The trend, therefore, is evident; with over 3,100 startups currently in operation, the coming few years are to be seen, as quoted by some experts, as the ‘golden era’ of Indian entrepreneurship. According to the Finance Ministry’s Economic Survey
for 2014-2015, tech startups in India are to witness a maximum growth with revenues from software products and services for 2015-2016 growing at a rate of 12%-14%. Other projections include the steady migration from traditional retail to modern retail (i.e. online business), though the latter still only accounts for 8% of the total market. In addition, it is expected that India’s e-commerce market is expected to grow by more than 50% in the next 5 years.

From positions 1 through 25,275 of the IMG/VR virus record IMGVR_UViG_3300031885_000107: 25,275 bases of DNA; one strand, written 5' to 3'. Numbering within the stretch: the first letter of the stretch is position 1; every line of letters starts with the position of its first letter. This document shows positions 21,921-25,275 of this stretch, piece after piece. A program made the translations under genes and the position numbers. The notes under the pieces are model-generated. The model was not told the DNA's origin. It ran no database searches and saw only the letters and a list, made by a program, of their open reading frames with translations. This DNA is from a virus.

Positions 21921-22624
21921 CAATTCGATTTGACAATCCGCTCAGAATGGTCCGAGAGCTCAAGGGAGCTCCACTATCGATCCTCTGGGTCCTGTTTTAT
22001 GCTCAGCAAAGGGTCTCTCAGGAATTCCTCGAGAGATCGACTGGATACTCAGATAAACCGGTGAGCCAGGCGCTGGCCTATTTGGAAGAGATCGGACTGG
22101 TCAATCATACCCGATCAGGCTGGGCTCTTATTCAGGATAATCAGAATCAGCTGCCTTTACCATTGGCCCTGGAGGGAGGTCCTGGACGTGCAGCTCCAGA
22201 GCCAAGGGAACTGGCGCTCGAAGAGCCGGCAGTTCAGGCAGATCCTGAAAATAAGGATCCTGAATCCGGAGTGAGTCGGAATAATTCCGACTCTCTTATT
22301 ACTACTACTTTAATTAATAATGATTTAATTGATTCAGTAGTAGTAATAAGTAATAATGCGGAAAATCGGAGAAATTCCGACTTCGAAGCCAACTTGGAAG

In response to these major developments, the government is making drastic changes to its policies directed towards startup and small and medium enterprises ( SMEs) in order to ensure a strong framework within which these businesses can operate. Single window clearances, tax benefits and subsidized resources are some of the incentives that are being offered. One major incentive is the allotment of Rs. 1,000 crore to the entrepreneurial sector as part of the country’s Union Budget 2015 which was presented by the Finance Minister Arun Jaitley in the Lok Sabha. The funds, in question, will be kept aside for the setting up of a mechanism for Self-Employment and Talent Utilization (SETU). This system will be a Techno-Financial, Incubation and Facilitation Programme that supports all aspects of startup businesses and other selfemployment activities, particularly in technology-driven areas. According to Arun Jaitley, issues related to raising venture capital, incubation facilities and the ease of doing business need to be addressed immediately in order to ensure the creation of jobs as well as the steady flow of income.